And Saul eyed David from that day on.

…(Saul tried to kill David, who lives anyway and marries Michal, daughter of Saul.)…

And Saul spoke to Jonathan his son and to all his servants, that they should kill David.  But Jonathan, Saul’s son, delighted much in David.  And Jonathan told David,

Saul my father seeks to kill you; therefore take heed to yourself in the morning, stay in a secret place and hide yourself; and I will go out and stand beside my father in the field where you are, and I will speak to my father about you; an if I learn anything I will tell you.

And Jonathan spoke well of David to Saul his father, and said to him,

Let not the king sin against his servant David; because he has not sinned against you, and because his deeds have been of good service to you; for he took his life in his hand and he slew the Philistine, and the LORD wrought a great victory for all Israel.  You saw it, and rejoiced; why then will you sin against innocent blood by killing David without cause?

And Saul listened to the voice of Jonathan; Saul swore,

As the LORD lives, he shall not be put to death.

And Jonathan called David, and Jonathan showed him all these things.  And Jonathan brought David to Saul, and he was in his presence as before.

Psalm 56 (1979 Book of Common Prayer):

1  Have mercy on me, O God,

for my enemies are hounding me;

all day long they assault and oppress me.

2  They hound me all the day long;

truly there are many who fight against me, O Most High.

3  When I am afraid,

I will put my trust in you.

4  In God, whose word I praise,

in God I trust and will not be afraid,

for what can flesh do to me?

5  All day long they damage my cause;

their only thought is to do me evil.

6  They band together; they lie in wait;

they spy upon my footsteps;

because they seek my life.

7  Shall they escape despite their wickedness?

O God, in your anger, cast down the peoples.

8  You have noted my lamentation;

put my tears into your bottle;

are they not recorded in your book?

9  Whenever I call upon you, my enemies will be put to flight;

this I know, for God is on my side.

10  In God, the LORD, whose word I praise,

in God I trust and will not be afraid,

for what can mortals do to me?

11  I am bound by the vow I made to you, O God;

I will present to you thank-offerings;

12  For you have rescued my soul from death and my feet from stumbling,

that I may walk before God in the light of the living.

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The Collect:

Almighty God, whose Son our Savior Jesus Christ is the light of the world: Grant that your people, illumined by your Word and Sacraments, may shine with the radiance of Christ’s glory, that he may be known, worshipped, and obeyed to the ends of the earth; through Jesus Christ our Lord, who with you and the Holy Spirit lives and reigns, one God, now and for ever. Amen.

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I have been watching Bobby Fischer documentaries recently.  The brilliant chess master was not emotionally, mentally, and psychologically well for most of his life.  And his illness grew worse as he aged.

King Saul reminds of Bobby Fischer in some ways.  The Biblical authors understood the king’s mental disturbance as the result of possession by an evil spirit, but today professionals would offer a clinical diagnosis.  Nevertheless, one fact remains:  Saul had become dangerous to others, especially David.  Fortunately, David benefited (in the short term, at least) from the intercession his good friend, Jonathan, his brother-in-law and a son of Saul.

The lectionary I am following will skip to 1 Samuel 24 for tomorrow’s purposes, so I sense the imperative of explaining part of 1 Samuel 20.  Many translations of the Bible are overly polite in places.  Consider the Psalms, for example.  Whereas a literal translation of Hebrew text might be close to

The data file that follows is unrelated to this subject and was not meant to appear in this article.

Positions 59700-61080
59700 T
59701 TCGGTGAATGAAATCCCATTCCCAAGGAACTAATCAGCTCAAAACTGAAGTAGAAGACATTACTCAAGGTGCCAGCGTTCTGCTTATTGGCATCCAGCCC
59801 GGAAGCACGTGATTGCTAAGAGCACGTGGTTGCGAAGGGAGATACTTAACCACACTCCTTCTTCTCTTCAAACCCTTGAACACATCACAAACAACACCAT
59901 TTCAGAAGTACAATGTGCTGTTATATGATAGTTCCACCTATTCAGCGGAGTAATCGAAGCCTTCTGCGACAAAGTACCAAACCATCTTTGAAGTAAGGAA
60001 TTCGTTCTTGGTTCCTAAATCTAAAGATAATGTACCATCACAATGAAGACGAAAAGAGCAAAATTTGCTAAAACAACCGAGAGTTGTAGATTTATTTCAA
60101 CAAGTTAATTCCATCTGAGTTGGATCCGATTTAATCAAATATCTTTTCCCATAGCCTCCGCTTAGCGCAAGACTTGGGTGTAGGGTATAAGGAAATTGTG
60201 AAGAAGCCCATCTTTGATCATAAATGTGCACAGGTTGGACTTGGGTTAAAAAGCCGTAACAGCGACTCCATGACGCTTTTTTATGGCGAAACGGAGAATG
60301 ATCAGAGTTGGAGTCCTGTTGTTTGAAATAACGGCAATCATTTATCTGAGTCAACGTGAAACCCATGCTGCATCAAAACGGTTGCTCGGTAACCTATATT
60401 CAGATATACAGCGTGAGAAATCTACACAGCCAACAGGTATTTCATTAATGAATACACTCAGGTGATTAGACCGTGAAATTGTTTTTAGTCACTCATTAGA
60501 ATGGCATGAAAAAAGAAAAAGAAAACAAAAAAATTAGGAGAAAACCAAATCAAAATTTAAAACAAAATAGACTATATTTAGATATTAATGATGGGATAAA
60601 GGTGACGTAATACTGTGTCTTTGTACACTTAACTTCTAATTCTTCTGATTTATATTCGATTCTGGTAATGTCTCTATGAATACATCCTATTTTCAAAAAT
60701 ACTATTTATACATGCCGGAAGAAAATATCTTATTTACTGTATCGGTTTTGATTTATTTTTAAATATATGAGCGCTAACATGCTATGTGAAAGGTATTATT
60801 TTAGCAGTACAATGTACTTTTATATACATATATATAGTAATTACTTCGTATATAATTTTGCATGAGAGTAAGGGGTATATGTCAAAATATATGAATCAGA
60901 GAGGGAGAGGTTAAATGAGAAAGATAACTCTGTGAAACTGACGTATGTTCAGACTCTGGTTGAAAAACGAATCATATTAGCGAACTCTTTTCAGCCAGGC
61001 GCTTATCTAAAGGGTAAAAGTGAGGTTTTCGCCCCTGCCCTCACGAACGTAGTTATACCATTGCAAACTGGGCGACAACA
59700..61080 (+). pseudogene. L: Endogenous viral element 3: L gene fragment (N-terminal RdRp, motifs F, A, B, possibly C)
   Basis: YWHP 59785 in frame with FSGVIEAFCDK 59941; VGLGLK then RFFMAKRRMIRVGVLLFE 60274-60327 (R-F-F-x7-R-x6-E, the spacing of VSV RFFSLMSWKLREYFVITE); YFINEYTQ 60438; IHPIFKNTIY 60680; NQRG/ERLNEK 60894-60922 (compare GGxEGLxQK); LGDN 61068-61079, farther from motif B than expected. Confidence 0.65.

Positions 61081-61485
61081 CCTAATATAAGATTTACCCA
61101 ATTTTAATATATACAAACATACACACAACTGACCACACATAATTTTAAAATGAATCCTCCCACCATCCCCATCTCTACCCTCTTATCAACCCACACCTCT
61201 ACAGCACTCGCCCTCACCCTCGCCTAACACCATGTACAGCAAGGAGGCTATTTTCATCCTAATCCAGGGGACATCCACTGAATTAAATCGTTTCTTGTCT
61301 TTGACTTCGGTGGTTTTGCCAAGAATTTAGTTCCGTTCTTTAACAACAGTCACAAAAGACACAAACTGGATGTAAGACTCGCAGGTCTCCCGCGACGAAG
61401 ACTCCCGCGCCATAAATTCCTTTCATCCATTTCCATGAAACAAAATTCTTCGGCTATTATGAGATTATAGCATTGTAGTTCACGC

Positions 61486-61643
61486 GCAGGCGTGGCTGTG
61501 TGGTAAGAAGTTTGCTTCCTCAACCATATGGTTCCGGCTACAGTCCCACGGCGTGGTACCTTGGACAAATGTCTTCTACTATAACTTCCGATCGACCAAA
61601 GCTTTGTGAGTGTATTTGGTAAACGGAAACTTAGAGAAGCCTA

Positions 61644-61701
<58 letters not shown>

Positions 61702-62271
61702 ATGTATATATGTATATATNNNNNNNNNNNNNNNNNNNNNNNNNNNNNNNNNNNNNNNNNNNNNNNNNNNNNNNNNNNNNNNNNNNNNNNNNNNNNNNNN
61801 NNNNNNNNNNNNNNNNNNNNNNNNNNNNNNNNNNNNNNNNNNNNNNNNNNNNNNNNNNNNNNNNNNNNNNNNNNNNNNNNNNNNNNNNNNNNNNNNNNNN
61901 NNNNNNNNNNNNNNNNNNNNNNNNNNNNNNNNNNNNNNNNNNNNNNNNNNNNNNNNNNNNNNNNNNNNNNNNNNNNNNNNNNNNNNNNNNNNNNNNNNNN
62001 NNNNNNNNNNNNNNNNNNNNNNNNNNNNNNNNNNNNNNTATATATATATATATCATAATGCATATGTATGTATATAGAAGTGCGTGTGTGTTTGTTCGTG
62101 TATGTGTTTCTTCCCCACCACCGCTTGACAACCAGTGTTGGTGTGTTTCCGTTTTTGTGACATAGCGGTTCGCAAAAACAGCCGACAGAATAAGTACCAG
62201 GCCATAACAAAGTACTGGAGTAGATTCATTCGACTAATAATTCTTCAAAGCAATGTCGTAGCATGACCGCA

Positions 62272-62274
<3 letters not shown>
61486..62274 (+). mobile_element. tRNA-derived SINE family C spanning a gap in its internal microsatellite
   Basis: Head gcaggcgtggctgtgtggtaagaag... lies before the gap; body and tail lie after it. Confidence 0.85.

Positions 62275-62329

Look, Yahweh!,

many translators have preferred something closer to “I beseech you, O Lord.”  Even the Hebrew texts use euphemisms for cursing, so many a modern version of the Bible does also.  Then there is The Living Bible (completed in 1971).  This is how Kenneth N. Taylor described a confrontation between Saul and Jonathan, per 1 Samuel 20:30-31:

Saul boiled with rage.  ”You son of a bitch!” he yelled at him.  ”Do you think I don’t know that you want this son of a nobody to be king in your place, shaming yourself and your mother?  As long as this fellow is alive, you’ll never be king.  Now go and get him, so I can kill him!”

A 1980s printing of The Living Bible in my library substitutes “fool” for “son of a bitch,” but Taylor captured the flavor of Saul’s outburst well the first time.

You son of a perverse and rebellious woman,

a standard English rendering, does not have the same power.

(Aside:  Pay attention.  This is probably the only time I will say or write anything nice about The Living Bible.  The best way to communicate my attitude toward that version is to tell a story.  A few years ago, in a Bible study of the Matthew Beatitudes, someone read them from The Living Bible.  The ethos of TLB, so evident in that particular text, inspired me to sing, “I’d like to teach the world to sing in perfect harmony….”  I was, of course, echoing an early 1970s Christmas advertisement for Coca-Cola.)

In the short term, at least, Jonathan was able to shield David from his father’s violent rages.  Jonathan was in a difficult personal and political circumstance, but he did the right thing.  Sometimes doing the right thing is both hard and risky.  Yet mere human decency requires us to act properly.  Are you, O reader, in a difficult and risky situation with conflicting loyalties?  What does mere decency require of you?  And how much might it cost you?

Remember that what I do affects others, as does what you do.  What you do not do affects others, as does what I do not do.  Your circumstance might seem like a small and relatively insignificant one, but it might be more important than appearances indicate, for we are all connected to others.  So make the right decision and stand by it because it is the right thing to do, perhaps for more people than you can imagine.

KENNETH RANDOLPH TAYLOR

JUNE 9, 2011 COMMON ERA

THE FEAST OF SAINT COLUMBA OF IONA, ROMAN CATHOLIC MISSIONARY AND ABBOT

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Adapted from this post:

http://adventchristmasepiphany.wordpress.com/2011/06/09/week-of-2-epiphany-thursday-year-2/